We sought to characterize functionally the pendrin products encoded by p.M1T, p.F335L, p.V402M, p.L445W, p.Q514R, p.Y530H, p.Y530S, p.C565Y, p.L597S, p.M775T, and p.R776C. We expressed wild type or variant pendrin, fused at its C-terminus to GFP (green fluorescent protein), in COS-7 cells. The p.M1T, p.V402M, and p.L445W products displayed an intracellular reticular pattern with no surface expression (Figure 1). This is consistent with endoplasmic reticulum (ER) retention described for other SLC26A4 missense mutant products (Rotman-Pikielny, et al., 2002; Taylor, et al., 2002). In contrast, we detected wild type, p.F335L, p.C565Y, p.L597S, p.M775T, and p.R776C products colocalized with conconavalin A at the cell periphery, consistent with plasmalemmal localization (Figure 1). p.Q514R, p.Y530H, and p.Y530S showed intermediate patterns with prominent ER and post-ER punctate staining that extended to the periphery of the cell and into filopodial processes. These patterns were reproducible at 14 and 18 hours post-transfection (not shown).
Pathogenic pendrin mutants might, in addition to disrupting normal polypeptide trafficking and stability, also alter anion transport rate, anion affinity, and anion selectivity. To examine these possibilities, we expressed wild type pendrin and pendrin missense mutant polypeptides p.F335L, p.C565Y, p.L597S, p.M775T and p.R776C in Xenopus oocytes. We also expressed p.L236P, p.E384G, and p.T416P as loss-of-function controls (Scott, et al., 2000; Taylor, et al., 2002). The Cl−/I− exchange rate constants for these loss-of-function controls ranged from 3 to 7% of the corresponding wild type rate constant (Figure 2B). Rate constants for p.F335L, p.C565Y, p.L597S, p.M775T, and p.R776C were approximately 10-fold higher, ranging from 37 to 77% of the wild type rate constant (Figure 2B). Cl−/HCO3− exchange rate constants of hypomorphic pendrin variants ranged from 13 to 93% of the wild type rate constant (Figure 3B). p.R776C had the highest rate constants among our tested variants, consistent with the observation of Pfarr et al. (2006) that its activity was indistinguishable from that of wild type pendrin.
Normalized Cl−/I− exchange rate constants for the tested hypomorphic variants (gray bars in Figure 2C) were moderately but significantly higher than the wild type value. Normalized Cl−/HCO3− exchange rate constants for the tested variants were similar to the wild type value (Figure 3C), except for p.F335L and p.L597S which showed mildly but significantly decreased and increased values, respectively.
c.-103T>C has been proposed to exert a pathogenic effect by disrupting a conserved binding site for the FOXI1 transcription factor (Yang, et al., 2007). However, another promoter analysis did not reveal a significant effect of this region (exon one) upon SLC26A4 transcription in vitro (Adler, et al., 2008). The unusual location of this postulated transcription factor binding site within an exon and the detection of c.-103T>C only as a mono-allelic variant (Yang, et al., 2007) (Supplementary Table S1) preclude a definitive classification of its pathogenic potential. Although we detected c.-103T>C in trans configuration with p.L236P, our subject (1766) had an indeterminate thyroid phenotype that is not inconsistent with the presence of one mutant allele of SLC26A4 (Pryor, et al., 2005b).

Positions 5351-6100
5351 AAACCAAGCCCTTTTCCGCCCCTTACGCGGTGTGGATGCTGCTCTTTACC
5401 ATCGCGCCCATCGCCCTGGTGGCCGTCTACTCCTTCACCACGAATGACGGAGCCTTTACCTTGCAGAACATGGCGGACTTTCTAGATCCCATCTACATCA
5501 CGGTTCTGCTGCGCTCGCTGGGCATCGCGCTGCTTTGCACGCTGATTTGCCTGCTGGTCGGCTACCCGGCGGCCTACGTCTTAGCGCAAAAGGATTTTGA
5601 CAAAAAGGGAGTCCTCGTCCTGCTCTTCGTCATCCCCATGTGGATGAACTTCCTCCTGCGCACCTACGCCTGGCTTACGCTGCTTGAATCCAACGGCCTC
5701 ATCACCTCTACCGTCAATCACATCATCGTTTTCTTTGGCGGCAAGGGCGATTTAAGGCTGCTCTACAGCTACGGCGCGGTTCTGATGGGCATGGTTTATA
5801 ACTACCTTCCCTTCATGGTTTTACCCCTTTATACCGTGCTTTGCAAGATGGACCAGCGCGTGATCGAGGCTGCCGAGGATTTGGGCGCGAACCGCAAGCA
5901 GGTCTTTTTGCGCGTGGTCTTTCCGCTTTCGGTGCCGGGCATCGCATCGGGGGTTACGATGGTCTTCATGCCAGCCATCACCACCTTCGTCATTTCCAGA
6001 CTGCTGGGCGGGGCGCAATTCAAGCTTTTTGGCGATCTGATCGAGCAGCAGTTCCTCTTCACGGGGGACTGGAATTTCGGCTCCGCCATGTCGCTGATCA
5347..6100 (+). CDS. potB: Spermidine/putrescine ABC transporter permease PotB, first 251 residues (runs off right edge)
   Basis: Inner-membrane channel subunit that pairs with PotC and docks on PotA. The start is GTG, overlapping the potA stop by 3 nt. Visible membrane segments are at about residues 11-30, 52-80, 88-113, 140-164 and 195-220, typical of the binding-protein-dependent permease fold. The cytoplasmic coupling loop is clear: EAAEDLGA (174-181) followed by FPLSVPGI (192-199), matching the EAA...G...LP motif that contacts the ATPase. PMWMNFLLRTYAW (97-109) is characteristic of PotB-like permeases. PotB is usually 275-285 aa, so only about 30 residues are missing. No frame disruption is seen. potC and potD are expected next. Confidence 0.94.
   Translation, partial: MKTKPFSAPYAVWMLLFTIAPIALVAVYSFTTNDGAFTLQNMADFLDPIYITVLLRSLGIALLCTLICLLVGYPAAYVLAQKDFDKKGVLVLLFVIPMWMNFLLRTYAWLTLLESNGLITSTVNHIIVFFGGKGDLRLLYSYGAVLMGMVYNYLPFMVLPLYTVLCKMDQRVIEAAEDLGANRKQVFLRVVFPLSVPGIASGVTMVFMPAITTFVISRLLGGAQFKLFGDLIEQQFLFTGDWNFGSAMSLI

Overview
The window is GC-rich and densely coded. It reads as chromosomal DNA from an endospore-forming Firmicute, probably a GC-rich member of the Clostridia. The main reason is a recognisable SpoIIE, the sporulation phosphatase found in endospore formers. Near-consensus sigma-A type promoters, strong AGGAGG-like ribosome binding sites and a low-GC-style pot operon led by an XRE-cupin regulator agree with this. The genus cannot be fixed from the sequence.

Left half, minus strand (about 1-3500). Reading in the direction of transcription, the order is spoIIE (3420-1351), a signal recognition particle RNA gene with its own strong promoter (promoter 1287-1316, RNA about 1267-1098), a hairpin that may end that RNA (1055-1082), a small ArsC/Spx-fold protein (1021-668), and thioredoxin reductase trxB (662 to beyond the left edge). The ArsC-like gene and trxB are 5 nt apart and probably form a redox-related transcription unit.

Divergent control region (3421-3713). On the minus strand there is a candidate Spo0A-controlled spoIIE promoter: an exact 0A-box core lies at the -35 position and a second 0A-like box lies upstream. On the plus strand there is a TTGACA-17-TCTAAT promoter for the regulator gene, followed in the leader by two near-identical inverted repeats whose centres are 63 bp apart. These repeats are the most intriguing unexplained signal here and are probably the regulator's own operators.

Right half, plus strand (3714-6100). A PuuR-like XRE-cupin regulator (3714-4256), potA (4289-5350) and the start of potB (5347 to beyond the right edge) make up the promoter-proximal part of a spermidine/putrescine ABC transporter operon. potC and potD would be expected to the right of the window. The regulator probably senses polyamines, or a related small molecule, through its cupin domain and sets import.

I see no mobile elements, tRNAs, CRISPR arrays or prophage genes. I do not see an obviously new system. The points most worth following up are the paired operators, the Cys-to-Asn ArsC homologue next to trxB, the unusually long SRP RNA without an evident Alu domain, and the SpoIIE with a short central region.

The discordant segregation of c.-3-2A>G with EVA in an affected fraternal twin pair (Pryor, et al., 2005b) supports in silico predictions that it may not affect SLC26A4 expression or function. An exon trapping analysis could not accurately model in situ splicing because it is important to include adjacent exon(s) but the immediate upstream (first) exon does not have its own acceptor site to splice to the vector donor site (not shown). Although we were unable to perform a direct analysis of SLC26A4 transcripts from our c.-3-2A>G carrier to assess its effects on SLC26A4 expression in situ, we suspect that this variant is not pathogenic.
The p.M1T, p.V402M and p.L445W allele products were clearly retained within the ER, confirming their pathogenicity (Figure 1). The p.Q514R, p.Y530H and p.Y530S allele products were also retained inside COS-7 cells but appeared to traffic to post-ER locations (Figure 1). This different localization is probably due to heterogeneity in processing of mutant pendrin polypeptides (Yoon, et al., 2008). Since we and others have nearly always detected these alleles in trans configuration with other mutations in subjects with PS (Supplementary Table S1) (Blons, et al., 2004; Coyle, et al., 1998; Pryor, et al., 2005b), their aberrant expression patterns likely reflect a pathogenic role in EVA. The pathogenic potential of p.Q514R is further supported by the recent description of a prevalent founder mutation, p.Q514K, that affects the same amino acid in a Spanish EVA population (Pera, et al., 2008).
The p.F335L, p.C565Y, p.L597S, p.M775T, and p.R776C allele products all traffic to the plasma membrane in a manner indistinguishable from wild type pendrin (Figure 1). Although their rate constants were reduced in comparison to wild type pendrin, they still had substantial residual activity that was an order of magnitude greater than for functional null controls (Figures 2 and and3).3). Therefore these alleles may not be pathogenic as mono-allelic variants. This hypothesis is supported by normal control carrier rates (1.25 – 4%) of p.L597S that indicate its detection in NSEVA subjects is coincidental (Albert, et al., 2006). Similarly, the detection of p.F335L as a mono-allelic SLC26A4 variant in 12 (2.0%) of 609 EVA subjects reported by Albert et al. (2006), Madden et al. (2007), and Yang et al. (2007) (Supplementary Table S1) is not significantly different (p > 0.05, Fisher’s exact test) from control carrier rates of 0/50 reported by Albert et al. (2006) and our rate of 0/94. Similar analyses of other, less common, variants may be more difficult to interpret due to insufficient numbers of ethnically matched cases and controls.